Corrected June 19, 2012 – 9:56 a.m.

Senators Argue Over End-of-Term Nominees, ‘Thurmond Rule’

Senate Majority Leader Harry Reid is expected to set up cloture votes on one or more appeals court nominations in the coming weeks, defying the Republican minority’s position that time has run out for confirmations of circuit court judges before the presidential election.

Minority Leader Mitch McConnell, R-Ky., announced last week that Republicans were invoking the “Thurmond Rule,” the customary slowdown on judicial confirmations — especially those to the federal appeals courts — imposed by the opposition party when a president is nearing the end of a term. The rule is named after the late Sen. Strom Thurmond, R-S.C.

Reid, D-Nev., might ordinarily be hamstrung by McConnell’s announcement, since Democrats do not have the 60 votes needed to advance nominations opposed by the minority. But two of President Obama’s circuit court nominees awaiting Senate floor votes have the backing of home-state GOP senators.

William Kayatta Jr. of Maine, tapped for the 1st U.S. Circuit Court of Appeals, is supported by Maine Republican Sens. Olympia J. Snowe and Susan Collins. On Monday, both senators said through spokesmen that they would support a cloture motion on Kayatta’s nomination.

Collins added in a statement that “It simply isn’t fair that Bill, who would be a superb judge, now appears to be caught up in election year politics. I have urged my colleagues on both sides of the aisle to give Bill the direct vote by the full Senate that he deserves.”

Robert E. Bacharach of Oklahoma, nominated for the 10th Circuit, is backed by Oklahoma’s two Republican senators, Tom Coburn and James M. Inhofe.

Two other circuit nominees — Patty Shwartz for the 3rd Circuit and Richard G. Taranto for the Federal Circuit — also appear acceptable to senators in both parties.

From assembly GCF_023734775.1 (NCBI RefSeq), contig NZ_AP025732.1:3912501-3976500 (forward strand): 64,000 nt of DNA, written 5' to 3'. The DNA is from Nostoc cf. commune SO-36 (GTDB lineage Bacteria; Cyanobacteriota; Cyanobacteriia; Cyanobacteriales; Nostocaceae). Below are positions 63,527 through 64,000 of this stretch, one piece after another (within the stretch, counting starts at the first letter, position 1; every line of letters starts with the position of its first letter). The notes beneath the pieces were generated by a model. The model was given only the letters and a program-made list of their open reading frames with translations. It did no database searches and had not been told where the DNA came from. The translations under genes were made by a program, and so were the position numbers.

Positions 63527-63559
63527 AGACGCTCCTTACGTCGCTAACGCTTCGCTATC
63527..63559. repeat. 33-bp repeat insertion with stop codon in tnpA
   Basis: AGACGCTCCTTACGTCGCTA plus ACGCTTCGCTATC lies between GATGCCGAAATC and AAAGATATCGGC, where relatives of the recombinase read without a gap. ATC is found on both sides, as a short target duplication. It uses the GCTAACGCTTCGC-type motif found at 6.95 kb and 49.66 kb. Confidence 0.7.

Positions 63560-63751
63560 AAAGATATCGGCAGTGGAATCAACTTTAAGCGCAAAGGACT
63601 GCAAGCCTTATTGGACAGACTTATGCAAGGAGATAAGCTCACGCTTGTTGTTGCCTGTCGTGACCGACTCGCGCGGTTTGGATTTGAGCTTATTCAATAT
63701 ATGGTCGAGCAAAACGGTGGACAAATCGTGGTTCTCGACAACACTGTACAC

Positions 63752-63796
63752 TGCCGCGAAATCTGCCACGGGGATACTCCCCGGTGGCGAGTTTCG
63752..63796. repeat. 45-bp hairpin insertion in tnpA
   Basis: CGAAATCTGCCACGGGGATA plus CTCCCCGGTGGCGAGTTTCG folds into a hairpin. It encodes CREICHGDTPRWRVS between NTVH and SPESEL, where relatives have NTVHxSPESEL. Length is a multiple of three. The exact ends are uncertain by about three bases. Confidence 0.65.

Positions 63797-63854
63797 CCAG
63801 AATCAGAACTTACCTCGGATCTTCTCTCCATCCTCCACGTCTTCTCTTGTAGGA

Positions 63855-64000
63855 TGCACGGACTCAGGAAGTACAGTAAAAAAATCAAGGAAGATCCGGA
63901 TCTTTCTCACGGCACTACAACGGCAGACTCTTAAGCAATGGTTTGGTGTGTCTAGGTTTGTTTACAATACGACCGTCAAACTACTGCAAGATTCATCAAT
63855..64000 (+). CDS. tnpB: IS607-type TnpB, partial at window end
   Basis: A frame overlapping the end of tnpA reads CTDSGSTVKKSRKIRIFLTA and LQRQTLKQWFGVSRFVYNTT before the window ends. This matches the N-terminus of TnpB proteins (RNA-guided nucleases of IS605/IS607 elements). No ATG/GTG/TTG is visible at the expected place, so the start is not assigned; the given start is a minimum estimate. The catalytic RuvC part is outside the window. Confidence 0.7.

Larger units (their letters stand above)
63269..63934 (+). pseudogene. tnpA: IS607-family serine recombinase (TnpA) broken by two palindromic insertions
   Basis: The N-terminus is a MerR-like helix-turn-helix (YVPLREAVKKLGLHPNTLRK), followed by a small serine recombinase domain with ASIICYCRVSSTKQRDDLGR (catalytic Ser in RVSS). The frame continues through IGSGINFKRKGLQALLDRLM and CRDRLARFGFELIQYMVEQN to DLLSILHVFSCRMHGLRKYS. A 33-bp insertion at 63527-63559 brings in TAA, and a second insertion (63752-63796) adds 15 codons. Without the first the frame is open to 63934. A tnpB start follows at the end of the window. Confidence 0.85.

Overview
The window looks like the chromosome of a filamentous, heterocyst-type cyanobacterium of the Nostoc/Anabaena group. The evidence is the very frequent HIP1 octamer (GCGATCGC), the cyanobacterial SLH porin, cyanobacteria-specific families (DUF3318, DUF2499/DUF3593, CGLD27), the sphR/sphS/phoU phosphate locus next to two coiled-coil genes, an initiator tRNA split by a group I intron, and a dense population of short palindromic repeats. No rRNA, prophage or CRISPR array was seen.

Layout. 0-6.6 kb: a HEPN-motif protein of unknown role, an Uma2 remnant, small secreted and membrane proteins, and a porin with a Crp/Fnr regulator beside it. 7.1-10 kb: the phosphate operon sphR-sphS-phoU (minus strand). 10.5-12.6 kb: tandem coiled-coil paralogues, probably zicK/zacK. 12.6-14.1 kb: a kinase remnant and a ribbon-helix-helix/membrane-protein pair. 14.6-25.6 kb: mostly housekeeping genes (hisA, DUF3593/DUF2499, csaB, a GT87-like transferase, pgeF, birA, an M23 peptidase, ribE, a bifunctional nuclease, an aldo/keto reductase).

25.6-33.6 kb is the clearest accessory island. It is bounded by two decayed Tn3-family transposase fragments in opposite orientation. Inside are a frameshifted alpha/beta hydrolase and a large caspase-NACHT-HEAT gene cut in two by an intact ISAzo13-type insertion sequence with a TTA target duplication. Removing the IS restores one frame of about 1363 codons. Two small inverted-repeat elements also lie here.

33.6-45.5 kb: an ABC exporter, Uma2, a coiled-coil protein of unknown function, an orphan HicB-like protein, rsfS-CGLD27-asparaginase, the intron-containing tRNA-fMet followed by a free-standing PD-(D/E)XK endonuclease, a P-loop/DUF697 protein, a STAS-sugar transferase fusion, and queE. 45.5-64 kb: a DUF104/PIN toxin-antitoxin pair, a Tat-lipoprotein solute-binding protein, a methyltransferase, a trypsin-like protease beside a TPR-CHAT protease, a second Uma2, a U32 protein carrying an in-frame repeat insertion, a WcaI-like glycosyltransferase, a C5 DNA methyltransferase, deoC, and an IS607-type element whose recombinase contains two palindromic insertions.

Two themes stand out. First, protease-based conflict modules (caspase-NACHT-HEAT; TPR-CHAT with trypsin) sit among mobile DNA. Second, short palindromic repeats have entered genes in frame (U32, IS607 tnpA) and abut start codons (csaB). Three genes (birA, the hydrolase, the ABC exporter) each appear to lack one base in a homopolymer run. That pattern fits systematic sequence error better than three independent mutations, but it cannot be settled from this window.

Last week, Reid won a 60-31 cloture vote on the nomination of Andrew A. Hurwitz to the 9th Circuit, no doubt in part because Hurwitz had the support of Arizona Republican Sens. John McCain and Jon Kyl. The day after that vote, McConnell announced that he intended for Hurwitz to be the final circuit court nominee confirmed before the election.

Carl Tobias, a University of Richmond law professor, said Reid has nothing to lose by calling additional cloture votes on appeals court nominees, since even unsuccessful efforts would allow him to portray Republicans as blocking qualified judges. “I don’t think he has any choice,” Tobias said.

And the Maine senators may want their nominee to get the same consideration Hurwitz received.

The Arizona senators “needed the Maine senators to get cloture on Hurwitz,” said Glenn Sugameli, who monitors judicial confirmations as a staff attorney for Defenders of Wildlife. “Are they going to turn around and shaft the Maine senators by not allowing votes on their people?”

Although Republican leaders have vowed to block all appellate judges until the election, they have left the door open for District Court judges to be confirmed. Twelve remain ready for floor action after the Senate voted Monday to confirm Mary Geiger Lewis for a U.S. District Court seat in South Carolina.

The Senate has confirmed five circuit court judges this year. No presidential election year since 1992 has seen more than eight appellate confirmations. Four were confirmed in 2008. In both 2008 and 2004, the latest date on which a circuit court judge was confirmed was June 24.

First posted June 19, 2012 12:36 a.m.

An earlier version of this story misspelled Glenn Sugameli's name.